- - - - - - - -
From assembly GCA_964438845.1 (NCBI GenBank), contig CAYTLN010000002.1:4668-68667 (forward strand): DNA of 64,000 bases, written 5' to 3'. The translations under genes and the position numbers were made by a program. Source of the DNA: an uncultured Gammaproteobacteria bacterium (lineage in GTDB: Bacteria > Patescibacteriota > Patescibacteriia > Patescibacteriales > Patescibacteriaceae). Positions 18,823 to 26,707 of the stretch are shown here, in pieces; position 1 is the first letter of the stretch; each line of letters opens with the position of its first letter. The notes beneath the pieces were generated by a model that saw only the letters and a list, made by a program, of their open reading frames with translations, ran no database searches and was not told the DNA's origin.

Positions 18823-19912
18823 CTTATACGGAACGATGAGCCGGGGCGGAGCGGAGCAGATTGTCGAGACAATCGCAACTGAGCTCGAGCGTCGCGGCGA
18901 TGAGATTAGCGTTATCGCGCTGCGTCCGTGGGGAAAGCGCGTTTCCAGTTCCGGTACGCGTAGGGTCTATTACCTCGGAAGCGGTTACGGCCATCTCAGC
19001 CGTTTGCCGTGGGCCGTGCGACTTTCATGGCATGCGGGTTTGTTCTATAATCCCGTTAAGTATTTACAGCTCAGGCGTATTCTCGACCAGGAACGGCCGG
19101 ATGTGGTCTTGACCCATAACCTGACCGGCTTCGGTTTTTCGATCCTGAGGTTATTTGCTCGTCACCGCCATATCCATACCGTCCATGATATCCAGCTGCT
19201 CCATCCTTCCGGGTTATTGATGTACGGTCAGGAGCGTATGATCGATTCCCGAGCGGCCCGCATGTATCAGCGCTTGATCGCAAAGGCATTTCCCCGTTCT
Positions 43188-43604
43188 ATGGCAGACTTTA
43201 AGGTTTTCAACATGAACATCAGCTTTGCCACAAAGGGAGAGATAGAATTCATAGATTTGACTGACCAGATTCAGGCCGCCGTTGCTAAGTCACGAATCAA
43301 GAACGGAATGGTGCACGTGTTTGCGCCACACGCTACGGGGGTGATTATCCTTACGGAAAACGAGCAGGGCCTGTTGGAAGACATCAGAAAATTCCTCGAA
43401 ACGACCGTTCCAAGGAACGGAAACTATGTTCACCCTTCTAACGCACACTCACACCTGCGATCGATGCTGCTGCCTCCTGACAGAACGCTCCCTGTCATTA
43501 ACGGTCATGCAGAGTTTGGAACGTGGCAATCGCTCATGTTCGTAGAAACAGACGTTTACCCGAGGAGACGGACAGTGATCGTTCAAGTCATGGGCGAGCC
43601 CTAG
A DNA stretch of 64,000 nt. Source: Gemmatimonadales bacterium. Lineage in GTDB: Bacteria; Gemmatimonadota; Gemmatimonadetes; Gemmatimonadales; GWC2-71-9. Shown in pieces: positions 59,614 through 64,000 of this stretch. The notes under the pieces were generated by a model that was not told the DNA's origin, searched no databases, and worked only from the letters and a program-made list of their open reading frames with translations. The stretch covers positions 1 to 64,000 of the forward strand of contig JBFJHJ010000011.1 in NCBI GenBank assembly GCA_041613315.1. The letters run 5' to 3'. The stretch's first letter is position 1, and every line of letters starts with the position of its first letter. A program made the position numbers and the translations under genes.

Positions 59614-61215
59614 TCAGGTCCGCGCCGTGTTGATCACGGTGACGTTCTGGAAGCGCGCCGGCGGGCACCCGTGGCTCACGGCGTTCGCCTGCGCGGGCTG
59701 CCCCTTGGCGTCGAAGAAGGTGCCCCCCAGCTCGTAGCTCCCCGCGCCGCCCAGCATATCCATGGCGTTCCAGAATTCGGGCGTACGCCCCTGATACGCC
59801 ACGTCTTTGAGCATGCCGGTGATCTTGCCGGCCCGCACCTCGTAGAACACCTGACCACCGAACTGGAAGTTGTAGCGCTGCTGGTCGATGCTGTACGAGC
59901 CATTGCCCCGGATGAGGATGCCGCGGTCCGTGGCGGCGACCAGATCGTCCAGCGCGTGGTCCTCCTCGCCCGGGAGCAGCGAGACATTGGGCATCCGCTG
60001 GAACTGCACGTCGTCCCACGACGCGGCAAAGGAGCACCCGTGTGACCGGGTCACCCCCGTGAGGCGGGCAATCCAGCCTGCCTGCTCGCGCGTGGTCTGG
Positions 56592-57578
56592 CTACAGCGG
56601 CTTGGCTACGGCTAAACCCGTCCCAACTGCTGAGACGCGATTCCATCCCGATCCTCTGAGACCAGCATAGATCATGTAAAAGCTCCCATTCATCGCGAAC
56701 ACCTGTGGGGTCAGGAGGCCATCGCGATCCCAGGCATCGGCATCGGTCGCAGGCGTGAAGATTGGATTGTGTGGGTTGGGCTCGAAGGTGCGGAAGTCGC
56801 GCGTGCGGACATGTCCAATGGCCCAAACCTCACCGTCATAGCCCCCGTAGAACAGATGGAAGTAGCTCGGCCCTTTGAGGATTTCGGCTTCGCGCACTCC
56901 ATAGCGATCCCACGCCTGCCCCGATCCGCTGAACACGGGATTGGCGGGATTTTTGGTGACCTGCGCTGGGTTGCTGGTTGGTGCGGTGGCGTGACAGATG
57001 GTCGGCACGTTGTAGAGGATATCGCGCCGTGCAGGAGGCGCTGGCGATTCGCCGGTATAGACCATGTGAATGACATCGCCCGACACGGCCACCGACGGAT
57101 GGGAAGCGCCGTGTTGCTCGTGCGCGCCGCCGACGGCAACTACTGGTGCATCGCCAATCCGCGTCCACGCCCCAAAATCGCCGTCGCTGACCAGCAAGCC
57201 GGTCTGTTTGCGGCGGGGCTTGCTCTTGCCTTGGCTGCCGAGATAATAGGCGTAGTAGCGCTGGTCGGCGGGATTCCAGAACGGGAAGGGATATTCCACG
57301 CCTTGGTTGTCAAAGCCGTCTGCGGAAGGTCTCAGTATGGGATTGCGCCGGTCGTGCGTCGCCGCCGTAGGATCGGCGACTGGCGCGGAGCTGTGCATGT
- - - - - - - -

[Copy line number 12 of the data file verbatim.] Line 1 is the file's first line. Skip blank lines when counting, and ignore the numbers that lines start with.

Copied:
43401 ACGACCGTTCCAAGGAACGGAAACTATGTTCACCCTTCTAACGCACACTCACACCTGCGATCGATGCTGCTGCCTCCTGACAGAACGCTCCCTGTCATTA